outweighed by the advantage of change. Geibe, 571 N.W.2d at 778.
The district court accepts the
facts in the moving party’s affidavit as true in determining whether the moving
party has established a prima facie case.
Nice-Petersen v. Nice-Petersen, 310 N.W.2d 471, 472 (Minn.
1981). If the moving party’s affidavit
does not allege facts that, if true, would provide sufficient grounds for
modification, the court need not grant an evidentiary hearing. Roehrdanz v. Roehrdanz, 438 N.W.2d 687, 690 (Minn. App.
1989), review denied (Minn. June 21, 1989).
Dyrhaug contends that he
demonstrated a prima facie case of endangerment based on his daughter’s
preference to reside with him in Minnesota and
her failing grades and behavioral problems in Colorado.
Endangerment is decided on a case-by-case
basis, Lilleboe v. Lilleboe,
453 N.W.2d 721, 724 (Minn. App. 1990), and requires
a showing of a “significant degree of danger.” Geibe, 571 N.W.2d at 778 (quotation omitted). Generally, the child’s expressed “preferences
alone do not provide sufficient evidence of endangerment
to mandate a hearing.” Id.
Dyrhaug’s affidavit alleges
that his daughter was not doing well in school, was receiving mostly “C” and
“D” grades, was enduring fights in Paige’s household, was spending time with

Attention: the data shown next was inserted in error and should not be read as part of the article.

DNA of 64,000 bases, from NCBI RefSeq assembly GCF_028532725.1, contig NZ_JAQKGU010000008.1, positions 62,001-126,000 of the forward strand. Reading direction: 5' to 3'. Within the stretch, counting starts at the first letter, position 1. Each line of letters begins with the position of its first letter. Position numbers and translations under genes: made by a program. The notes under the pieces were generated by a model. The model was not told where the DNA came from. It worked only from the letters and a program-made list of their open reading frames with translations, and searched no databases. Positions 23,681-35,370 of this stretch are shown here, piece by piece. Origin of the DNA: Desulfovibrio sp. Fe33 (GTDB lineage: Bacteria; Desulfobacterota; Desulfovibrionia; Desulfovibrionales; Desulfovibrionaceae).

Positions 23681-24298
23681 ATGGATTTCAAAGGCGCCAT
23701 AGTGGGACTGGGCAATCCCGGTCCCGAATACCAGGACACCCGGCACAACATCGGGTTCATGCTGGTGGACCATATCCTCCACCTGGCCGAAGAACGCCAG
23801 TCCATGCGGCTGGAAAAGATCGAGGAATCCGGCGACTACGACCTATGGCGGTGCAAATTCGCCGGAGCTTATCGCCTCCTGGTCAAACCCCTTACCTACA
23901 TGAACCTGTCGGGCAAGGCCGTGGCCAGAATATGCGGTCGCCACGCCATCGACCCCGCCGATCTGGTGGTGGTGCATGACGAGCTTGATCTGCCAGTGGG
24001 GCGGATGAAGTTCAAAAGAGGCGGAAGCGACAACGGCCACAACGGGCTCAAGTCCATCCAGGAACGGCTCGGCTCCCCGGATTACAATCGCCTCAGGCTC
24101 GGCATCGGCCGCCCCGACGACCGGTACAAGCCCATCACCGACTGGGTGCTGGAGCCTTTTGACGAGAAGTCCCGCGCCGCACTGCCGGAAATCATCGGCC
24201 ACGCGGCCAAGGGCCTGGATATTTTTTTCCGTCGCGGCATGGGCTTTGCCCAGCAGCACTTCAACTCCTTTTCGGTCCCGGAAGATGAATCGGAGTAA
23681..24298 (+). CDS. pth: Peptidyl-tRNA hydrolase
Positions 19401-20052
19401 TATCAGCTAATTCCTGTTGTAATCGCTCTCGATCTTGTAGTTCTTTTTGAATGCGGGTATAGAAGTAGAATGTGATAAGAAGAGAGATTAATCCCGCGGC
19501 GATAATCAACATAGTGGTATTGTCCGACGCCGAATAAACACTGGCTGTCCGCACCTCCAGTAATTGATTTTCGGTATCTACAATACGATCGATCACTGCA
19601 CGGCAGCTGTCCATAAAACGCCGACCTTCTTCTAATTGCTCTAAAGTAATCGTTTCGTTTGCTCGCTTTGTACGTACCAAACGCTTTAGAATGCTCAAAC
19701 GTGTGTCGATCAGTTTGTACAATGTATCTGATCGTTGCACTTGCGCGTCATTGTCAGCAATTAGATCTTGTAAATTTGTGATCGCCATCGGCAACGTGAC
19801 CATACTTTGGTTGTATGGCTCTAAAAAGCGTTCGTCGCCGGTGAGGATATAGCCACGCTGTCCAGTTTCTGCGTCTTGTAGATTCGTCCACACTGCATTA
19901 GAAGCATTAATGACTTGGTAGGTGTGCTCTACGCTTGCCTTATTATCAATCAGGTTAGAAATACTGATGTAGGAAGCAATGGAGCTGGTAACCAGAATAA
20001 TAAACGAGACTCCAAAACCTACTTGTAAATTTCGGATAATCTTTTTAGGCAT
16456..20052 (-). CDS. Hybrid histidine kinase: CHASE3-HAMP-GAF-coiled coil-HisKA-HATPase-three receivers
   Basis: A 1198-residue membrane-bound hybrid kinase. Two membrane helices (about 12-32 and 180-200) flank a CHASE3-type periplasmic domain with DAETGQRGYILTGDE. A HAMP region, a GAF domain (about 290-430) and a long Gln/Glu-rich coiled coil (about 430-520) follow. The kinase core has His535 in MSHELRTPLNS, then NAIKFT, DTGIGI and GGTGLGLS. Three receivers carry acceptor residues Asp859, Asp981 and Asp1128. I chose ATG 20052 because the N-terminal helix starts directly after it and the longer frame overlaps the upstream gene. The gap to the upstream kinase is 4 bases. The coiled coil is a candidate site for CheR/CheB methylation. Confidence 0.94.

“the wrong crowd,” was being pressured by her peers to “smoke pot,” and was
verbally abused by Paige who did not think she was “good enough.” Dyrhaug’s affidavit described the incident
when an uncle came to his daughter’s school in Minnesota
and took her to the airport to return her to Colorado.
Dyrhaug further asserted that his daughter’s preference was to remain in
These assertions, taken as
true, demonstrate that the daughter had been affected by the move to Colorado and initially
struggled with the move, but they do not amount to a showing of a significant
degree of danger. The district court
found that the daughter’s situation was not unique for a teenager and concluded
that Dyrhaug failed to demonstrate that living with Paige endangers the
children. This conclusion is supported
by the guardian ad litem’s report.
Because a district court
need not grant an evidentiary hearing without a demonstration of endangerment, the
district court did not abuse its discretion in denying Dyrhaug’s request for
custody modification without affording him an evidentiary hearing. See id. (providing that prima facia
case on all four elements, including endangerment, must be demonstrated to
require evidentiary hearing).
A district court’s findings
in a habeas corpus proceeding must be sustained if the findings are supported
by reasonable evidence. Tureson v.
Tureson, 281 Minn. 107, 112, 160 N.W.2d
552, 556 (1968). A district court’s
conclusions of law are reviewed de novo.
See Haefele v. Haefele, 621
N.W.2d 758, 761 (Minn. App. 2001) (stating that this court reviews purely legal
issues de novo), review denied
(Minn. Feb. 21, 2001).
In evaluating a petition for
a writ of habeas corpus, courts effectuate rights of the contending parties if
those rights have been fixed by a valid child-custody judgment. State ex
rel. Pappenfus v. Kourtz, 173 Minn.
177, 181, 216 N.W. 937, 939 (1927). When
custody has not been fixed by a valid judgment, the court will consider the
best interests of the child to determine custody. Id.; see also Atwood v. Atwood,
229 Minn. 333, 336, 39 N.W.2d 103, 105 (1949)